Leading principal submatrix of Cholesky factor

I have an algorithm that uses only the first k rows and k columns of a Cholesky factor L (i.e., the kth leading principal submatrix L = L[1:k, 1:k]). Currently I just extract it after the computation of the whole Cholesky factor, but is there any way to have cholesky from LinearAlgebra compute only these elements given some positive definite matrix A?

Moreover, is there a way within Julia to efficiently compute the dot product of the kth row of the Cholesky factor with another vector of length k, or at least compute just the kth row efficiently? Or is the optimal way just taking this principal submatrix above and extracting L[k, 1:k]?

Yup, just compute the Cholesky factor of the submatrix. For example, here is the 5x5 leading principal submatrix of the Cholesky factor of the 100x100 SPD matrix A = rand(100,100); A = A'A, computed the slow way and the fast way:

julia> cholesky(A).L[1:5,1:5]   # slow way: form whole Cholesky factor, then take submatrix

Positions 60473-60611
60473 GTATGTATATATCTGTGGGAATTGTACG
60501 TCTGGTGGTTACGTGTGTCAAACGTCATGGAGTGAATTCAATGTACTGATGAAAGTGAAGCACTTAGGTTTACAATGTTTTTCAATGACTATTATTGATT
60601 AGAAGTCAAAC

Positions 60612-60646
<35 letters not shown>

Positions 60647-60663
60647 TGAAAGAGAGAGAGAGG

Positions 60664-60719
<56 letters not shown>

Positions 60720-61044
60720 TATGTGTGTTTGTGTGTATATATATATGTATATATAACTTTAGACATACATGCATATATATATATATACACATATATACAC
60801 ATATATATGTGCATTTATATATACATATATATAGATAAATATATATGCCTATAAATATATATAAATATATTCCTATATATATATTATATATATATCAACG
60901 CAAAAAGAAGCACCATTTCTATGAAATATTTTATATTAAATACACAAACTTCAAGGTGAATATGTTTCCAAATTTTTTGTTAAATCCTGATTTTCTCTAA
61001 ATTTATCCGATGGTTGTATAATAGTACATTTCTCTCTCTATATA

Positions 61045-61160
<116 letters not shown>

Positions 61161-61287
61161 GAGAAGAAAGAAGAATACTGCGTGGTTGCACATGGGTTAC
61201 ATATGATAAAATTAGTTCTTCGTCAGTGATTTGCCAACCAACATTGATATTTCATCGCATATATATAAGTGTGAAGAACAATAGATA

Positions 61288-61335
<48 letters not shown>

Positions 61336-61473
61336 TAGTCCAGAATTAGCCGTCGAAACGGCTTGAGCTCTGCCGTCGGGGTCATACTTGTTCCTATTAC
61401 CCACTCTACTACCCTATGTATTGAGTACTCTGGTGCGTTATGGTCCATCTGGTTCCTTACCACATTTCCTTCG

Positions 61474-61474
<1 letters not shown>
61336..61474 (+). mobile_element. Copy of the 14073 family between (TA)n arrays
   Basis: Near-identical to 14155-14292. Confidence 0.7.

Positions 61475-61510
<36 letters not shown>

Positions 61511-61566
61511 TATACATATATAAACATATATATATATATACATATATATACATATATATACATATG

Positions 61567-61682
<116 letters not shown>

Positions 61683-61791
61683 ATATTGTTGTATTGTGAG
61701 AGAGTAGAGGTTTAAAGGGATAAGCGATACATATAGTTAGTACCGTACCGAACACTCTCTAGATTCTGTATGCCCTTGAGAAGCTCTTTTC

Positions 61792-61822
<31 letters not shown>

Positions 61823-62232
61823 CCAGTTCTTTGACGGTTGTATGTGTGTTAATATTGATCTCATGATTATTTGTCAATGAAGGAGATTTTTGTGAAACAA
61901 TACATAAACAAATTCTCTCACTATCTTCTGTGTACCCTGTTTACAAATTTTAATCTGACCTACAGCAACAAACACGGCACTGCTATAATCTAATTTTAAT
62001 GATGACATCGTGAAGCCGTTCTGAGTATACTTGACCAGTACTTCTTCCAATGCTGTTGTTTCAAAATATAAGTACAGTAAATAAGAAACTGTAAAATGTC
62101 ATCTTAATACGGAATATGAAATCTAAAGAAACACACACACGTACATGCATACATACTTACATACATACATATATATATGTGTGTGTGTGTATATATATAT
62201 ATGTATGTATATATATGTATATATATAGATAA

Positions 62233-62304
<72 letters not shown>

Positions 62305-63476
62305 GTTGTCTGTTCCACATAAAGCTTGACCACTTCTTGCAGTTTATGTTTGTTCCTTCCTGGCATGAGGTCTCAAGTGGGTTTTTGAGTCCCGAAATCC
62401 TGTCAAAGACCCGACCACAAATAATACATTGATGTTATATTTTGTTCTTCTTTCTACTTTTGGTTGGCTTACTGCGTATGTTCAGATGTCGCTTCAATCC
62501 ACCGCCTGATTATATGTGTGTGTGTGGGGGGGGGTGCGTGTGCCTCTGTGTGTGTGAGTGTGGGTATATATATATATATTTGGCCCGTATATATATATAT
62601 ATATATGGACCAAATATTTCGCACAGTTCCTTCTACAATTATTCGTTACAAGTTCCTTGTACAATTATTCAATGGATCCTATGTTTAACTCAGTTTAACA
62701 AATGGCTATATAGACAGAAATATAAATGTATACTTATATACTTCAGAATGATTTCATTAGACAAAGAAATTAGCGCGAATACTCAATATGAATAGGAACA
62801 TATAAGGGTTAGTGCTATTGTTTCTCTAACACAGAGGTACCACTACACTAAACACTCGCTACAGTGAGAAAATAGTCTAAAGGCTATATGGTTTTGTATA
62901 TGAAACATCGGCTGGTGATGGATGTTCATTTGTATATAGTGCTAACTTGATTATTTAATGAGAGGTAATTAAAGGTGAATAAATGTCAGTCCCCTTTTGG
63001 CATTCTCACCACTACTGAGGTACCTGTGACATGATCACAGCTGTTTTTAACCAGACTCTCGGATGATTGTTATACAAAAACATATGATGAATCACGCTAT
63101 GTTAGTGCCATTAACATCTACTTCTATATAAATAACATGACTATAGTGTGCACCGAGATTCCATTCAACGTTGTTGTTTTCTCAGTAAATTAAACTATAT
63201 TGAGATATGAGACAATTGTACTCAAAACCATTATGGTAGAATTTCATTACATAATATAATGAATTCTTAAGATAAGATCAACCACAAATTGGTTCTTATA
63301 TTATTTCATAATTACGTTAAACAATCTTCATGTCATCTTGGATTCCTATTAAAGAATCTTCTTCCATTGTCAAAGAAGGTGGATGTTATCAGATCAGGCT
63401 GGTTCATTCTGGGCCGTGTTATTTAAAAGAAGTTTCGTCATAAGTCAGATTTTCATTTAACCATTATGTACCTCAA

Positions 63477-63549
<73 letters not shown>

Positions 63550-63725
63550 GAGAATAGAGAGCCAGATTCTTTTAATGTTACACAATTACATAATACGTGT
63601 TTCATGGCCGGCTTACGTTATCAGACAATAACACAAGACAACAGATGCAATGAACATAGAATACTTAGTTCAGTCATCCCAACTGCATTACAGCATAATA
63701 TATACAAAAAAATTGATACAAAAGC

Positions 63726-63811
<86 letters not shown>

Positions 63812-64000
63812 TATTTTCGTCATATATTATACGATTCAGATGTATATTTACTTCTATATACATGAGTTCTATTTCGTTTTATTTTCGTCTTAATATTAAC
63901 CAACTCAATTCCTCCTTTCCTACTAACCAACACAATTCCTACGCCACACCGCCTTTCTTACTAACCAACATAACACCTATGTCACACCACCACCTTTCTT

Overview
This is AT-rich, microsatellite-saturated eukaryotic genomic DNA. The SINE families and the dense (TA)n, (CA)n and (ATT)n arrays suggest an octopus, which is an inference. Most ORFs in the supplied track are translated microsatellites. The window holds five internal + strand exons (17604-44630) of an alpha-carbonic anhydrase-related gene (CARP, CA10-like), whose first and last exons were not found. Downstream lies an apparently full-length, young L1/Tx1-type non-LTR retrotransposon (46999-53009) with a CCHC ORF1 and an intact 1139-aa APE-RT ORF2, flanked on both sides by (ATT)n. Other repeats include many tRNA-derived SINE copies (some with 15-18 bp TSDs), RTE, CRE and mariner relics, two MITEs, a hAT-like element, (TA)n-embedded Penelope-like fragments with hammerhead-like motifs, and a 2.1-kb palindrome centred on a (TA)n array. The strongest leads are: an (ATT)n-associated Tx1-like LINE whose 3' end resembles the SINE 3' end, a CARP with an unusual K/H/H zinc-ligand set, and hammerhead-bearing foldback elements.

5Γ—5 Matrix{Float64}:
 5.81234  0.0      0.0      0.0      0.0
 4.50388  3.68507  0.0      0.0      0.0
 4.1697   1.13275  3.27478  0.0      0.0
 3.77458  1.3239   1.19011  3.14419  0.0
 4.65957  1.30715  1.30752  0.63263  2.95488

julia> cholesky(@view A[1:5,1:5]).L   # fast way: form Cholesky factor from submatrix of A
5Γ—5 LowerTriangular{Float64, Matrix{Float64}}:
 5.81234   β‹…        β‹…        β‹…        β‹… 
 4.50388  3.68507   β‹…        β‹…        β‹… 
 4.1697   1.13275  3.27478   β‹…        β‹… 
 3.77458  1.3239   1.19011  3.14419   β‹… 
 4.65957  1.30715  1.30752  0.63263  2.95488

This is a consequence of how Cholesky factorization is defined: a leading principal submatrix of the Cholesky factor of A is always equivalent to a Cholesky factor of the corresponding leading principal submatrix of A.

From above, just do @views dot(cholesky(A[1:k,1:k]).L[k,1:k], vec).


Very simple! Thank you. What is the idea of using @views here? The documentation isn’t too clear, does it help with memory allocation?

Yes, it prevents a copy being made for a slice like A[1:k,1:k]. See:

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